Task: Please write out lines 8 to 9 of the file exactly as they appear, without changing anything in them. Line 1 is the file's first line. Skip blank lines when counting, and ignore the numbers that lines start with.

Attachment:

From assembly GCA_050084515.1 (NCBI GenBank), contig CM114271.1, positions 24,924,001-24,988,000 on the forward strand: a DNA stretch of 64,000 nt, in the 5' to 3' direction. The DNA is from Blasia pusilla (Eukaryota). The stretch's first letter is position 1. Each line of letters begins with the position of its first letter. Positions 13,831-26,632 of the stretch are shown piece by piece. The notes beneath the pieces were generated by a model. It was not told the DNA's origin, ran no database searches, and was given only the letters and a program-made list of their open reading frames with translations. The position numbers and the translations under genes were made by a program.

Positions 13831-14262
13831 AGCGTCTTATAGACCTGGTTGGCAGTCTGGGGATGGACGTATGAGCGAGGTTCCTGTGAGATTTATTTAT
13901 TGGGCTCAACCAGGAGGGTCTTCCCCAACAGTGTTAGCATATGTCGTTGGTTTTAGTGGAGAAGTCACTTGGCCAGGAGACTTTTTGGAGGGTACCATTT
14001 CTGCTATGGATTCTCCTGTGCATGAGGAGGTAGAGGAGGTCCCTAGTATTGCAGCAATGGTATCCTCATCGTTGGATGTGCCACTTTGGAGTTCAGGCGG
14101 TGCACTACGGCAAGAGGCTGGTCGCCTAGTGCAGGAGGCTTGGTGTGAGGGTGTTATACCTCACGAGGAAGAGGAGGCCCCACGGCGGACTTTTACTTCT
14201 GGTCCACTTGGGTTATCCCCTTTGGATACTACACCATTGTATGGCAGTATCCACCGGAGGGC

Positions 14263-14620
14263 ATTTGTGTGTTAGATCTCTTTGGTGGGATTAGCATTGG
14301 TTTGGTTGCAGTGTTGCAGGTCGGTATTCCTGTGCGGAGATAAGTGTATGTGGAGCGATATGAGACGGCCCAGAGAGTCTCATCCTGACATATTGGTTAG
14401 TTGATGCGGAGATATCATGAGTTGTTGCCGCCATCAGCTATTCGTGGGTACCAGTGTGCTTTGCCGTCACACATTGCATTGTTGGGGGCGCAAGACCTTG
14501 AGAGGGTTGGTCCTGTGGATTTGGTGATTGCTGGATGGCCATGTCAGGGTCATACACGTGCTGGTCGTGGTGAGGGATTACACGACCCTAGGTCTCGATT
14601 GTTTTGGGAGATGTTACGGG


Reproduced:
Positions 14263-14620
14263 ATTTGTGTGTTAGATCTCTTTGGTGGGATTAGCATTGG